Today’s interview comes from another recent ScienceOpen author, Daniel Graziotin. In his ScienceOpen article, “Green open access in computer science – an exploratory study on author-based self-archiving awareness, practice, and inhibitors,” he analyses the results of an exploratory questionnaire given to Computer Scientists. It addressed issues around various forms of academic publishing, self-archiving of research, and copyright. In the following interview with ScienceOpen, Graziotin gives a unique perspective, as a young scientist and as a software and web developer coming to scientific publishing from the world of open software development. His ideas are bound to be interesting to emerging scientists in particular, as he represents a new globally engaged generation of scientific researchers making full use of open knowledge to further innovation. Continue reading “ScienceOpen Author Interview Series – Daniel Graziotin”
Today’s interview comes from Dr. Janis Vogt, a PhD in Biochemistry and a member of the Thomas J. Jentsch Research Group in the Department of Physiology and Pathology of Ion Transport at the Leibniz-Institut für Molekulare Pharmakologie in Berlin, Germany. Continue reading ““All research should be OA”. We agree!”
Today’s interview comes from ScienceOpen Editorial Board member Professor Bernd Hartke, who gives us the benefit of his experience and his insights on Open Access publishing versus the traditional publication model. We are pleased to have scientists like Professor Hartke on the Science Open Editorial Board, who are willing to Continue reading “ScienceOpen Editorial Board Bernd Hartke, Christian-Albrechts-University, Kiel, Germany”
At ScienceOpen, the research + publishing network, we’re enjoying some of the upsides of being the new kid on the Open Access (OA) block. Innovation and building on the experiments of others is easier when there’s less to lose but we are also the first to admit that life as a start-up is not for the faint hearted!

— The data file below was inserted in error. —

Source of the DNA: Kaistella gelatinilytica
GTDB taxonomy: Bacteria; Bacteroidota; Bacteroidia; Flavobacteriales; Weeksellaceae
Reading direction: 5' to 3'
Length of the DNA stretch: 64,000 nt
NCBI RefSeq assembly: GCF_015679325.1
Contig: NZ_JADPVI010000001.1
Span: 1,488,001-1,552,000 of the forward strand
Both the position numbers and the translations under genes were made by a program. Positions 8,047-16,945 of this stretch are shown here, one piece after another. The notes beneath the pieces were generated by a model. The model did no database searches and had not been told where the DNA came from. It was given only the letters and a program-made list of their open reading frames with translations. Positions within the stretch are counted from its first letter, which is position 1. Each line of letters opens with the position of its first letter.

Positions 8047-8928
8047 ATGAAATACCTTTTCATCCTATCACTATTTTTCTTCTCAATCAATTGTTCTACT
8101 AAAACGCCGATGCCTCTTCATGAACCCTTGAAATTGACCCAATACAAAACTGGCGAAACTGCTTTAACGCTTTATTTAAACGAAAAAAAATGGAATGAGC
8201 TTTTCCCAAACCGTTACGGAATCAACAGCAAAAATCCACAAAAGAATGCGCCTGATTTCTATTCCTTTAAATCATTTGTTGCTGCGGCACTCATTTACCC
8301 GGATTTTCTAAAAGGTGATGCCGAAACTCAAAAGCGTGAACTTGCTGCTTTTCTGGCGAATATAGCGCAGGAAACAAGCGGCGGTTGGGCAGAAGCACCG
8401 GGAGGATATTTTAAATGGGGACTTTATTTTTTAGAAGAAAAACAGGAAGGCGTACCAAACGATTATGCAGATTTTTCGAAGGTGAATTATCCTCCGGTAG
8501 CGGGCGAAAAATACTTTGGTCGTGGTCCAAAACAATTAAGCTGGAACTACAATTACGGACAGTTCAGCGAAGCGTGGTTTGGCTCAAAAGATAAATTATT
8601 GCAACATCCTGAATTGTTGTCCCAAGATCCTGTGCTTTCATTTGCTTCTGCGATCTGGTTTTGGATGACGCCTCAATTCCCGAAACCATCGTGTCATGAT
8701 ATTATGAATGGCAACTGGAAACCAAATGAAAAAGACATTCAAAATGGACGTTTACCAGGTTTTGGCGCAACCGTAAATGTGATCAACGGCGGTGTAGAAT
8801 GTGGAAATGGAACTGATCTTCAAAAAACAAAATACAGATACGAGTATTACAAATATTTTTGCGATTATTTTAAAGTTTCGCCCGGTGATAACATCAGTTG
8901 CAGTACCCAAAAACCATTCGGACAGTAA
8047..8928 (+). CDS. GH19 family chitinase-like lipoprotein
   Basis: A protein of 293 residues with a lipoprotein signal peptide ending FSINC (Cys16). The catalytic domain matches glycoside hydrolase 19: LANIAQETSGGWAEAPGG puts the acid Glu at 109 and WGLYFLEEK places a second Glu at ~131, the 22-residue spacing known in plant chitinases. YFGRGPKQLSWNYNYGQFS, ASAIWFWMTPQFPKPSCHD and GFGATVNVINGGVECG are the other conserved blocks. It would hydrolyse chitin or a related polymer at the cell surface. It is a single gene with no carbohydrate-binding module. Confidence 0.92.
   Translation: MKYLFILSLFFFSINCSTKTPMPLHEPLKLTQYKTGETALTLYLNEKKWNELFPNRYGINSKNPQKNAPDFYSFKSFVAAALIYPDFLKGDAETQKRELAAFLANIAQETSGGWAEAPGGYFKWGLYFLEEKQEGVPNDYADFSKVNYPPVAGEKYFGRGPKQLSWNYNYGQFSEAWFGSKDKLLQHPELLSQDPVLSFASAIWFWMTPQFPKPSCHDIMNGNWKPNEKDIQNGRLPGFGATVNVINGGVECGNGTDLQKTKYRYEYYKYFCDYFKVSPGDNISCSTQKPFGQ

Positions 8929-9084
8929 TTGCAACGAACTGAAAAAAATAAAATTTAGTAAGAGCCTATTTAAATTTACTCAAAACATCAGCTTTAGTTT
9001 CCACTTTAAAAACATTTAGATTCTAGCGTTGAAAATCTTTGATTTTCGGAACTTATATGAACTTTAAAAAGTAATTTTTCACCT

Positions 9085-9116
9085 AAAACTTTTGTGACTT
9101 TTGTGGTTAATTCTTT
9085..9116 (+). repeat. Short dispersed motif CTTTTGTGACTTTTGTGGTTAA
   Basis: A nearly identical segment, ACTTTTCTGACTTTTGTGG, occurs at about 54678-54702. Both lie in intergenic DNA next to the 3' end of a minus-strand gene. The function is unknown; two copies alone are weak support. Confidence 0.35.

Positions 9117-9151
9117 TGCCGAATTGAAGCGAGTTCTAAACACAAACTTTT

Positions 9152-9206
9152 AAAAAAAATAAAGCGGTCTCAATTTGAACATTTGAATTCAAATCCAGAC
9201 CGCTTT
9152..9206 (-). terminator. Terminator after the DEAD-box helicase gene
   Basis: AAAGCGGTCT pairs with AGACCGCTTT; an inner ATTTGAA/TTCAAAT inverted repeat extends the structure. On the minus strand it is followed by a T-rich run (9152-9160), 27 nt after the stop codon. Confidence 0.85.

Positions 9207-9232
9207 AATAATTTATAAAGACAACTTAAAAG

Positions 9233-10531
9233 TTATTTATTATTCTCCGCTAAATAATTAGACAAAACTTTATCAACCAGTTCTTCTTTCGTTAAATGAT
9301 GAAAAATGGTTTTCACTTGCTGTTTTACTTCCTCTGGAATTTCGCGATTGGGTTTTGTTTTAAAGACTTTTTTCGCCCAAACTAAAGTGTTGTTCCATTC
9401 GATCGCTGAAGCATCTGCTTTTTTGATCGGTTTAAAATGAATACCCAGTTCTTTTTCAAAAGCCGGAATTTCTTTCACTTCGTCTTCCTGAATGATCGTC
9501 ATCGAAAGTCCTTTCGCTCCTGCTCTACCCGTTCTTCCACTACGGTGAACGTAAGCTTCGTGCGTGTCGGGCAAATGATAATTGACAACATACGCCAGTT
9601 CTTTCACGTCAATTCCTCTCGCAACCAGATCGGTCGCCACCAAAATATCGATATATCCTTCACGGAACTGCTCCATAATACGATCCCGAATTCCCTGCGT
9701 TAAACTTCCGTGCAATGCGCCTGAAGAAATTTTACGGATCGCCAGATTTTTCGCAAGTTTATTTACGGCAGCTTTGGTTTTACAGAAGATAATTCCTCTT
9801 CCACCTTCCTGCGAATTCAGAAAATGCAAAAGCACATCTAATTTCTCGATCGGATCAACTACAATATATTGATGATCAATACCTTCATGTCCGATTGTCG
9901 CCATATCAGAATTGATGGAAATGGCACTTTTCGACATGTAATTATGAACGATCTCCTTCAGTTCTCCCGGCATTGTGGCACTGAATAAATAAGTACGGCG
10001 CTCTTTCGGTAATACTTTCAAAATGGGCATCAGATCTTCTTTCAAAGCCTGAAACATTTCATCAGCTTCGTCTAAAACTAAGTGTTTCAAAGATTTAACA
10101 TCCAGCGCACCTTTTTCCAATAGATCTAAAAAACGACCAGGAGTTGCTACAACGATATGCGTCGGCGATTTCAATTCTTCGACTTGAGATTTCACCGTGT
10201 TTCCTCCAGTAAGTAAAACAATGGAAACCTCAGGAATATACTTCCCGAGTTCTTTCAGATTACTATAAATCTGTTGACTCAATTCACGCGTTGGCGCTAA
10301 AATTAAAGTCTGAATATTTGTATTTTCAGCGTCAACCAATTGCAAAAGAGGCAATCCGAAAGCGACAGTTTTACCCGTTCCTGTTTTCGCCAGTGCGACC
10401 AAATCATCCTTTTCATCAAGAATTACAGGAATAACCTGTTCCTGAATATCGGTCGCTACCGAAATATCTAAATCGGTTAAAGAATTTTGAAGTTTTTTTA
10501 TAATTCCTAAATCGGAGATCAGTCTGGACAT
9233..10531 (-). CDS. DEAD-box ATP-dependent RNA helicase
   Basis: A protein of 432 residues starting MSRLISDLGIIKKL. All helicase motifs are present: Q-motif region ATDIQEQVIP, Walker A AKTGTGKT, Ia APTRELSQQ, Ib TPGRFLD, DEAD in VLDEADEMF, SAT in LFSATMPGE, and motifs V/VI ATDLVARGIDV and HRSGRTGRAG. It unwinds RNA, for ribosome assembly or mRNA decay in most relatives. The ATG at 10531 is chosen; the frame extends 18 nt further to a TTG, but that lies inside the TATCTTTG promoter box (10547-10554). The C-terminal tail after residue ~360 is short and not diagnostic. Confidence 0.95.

In the years since user generated comments and reviews were first introduced, those of us who strive to improve research communication have wrestled with questions such as: potential for career damage; content for peer and public audiences; comments from experts, everyone or a mix and lower than anticipated participation.
We want to acknowledge the many organizations who have done a tremendous job at showing different paths forward in this challenging space. Now it’s our turn to try.
Since launch, ScienceOpen has assigned members different user privileges based on their previous publishing history as verified by their ORCID ID. This seemed like a reasonable way to measure involvement in the field and provided the right level of publishing experience to understand the pitfalls of the process. This neat diagram encapsulates how it works.
Scientific and Expert Members of ScienceOpen can review all the content on the site which includes 1.3million+ OA articles and a very small number of our own articles (did we mention, we’re new!).
All reviews require a four point assessment (using five stars) of the level of: importance, validity, completeness and comprehensibility and there’s space to introduce and summarize the material. Inline annotation captures reviewer feedback during reading. Next up in the site release cycle, mechanisms to make it easy for authors to respond to in-line observations.
In a move sure to please busy researchers tired of participating without recognition, each review, including the subsequent dialogue, receives a Digital Object Identified (DOI) so that others can find and cite the analysis and the contribution becomes a registered part of the scientific debate.
Welcome to our wonderful world of Reviewing! Please share your feedback here or @Science_Open.